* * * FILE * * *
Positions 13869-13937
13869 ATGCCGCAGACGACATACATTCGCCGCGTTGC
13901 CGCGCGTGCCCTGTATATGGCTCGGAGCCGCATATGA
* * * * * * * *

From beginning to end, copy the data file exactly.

Positions 13869-13937
13869 ATGCCGCAGACGACATACATTCGCCGCGTTGC
13901 CGCGCGTGCCCTGTATATGGCTCGGAGCCGCATATGA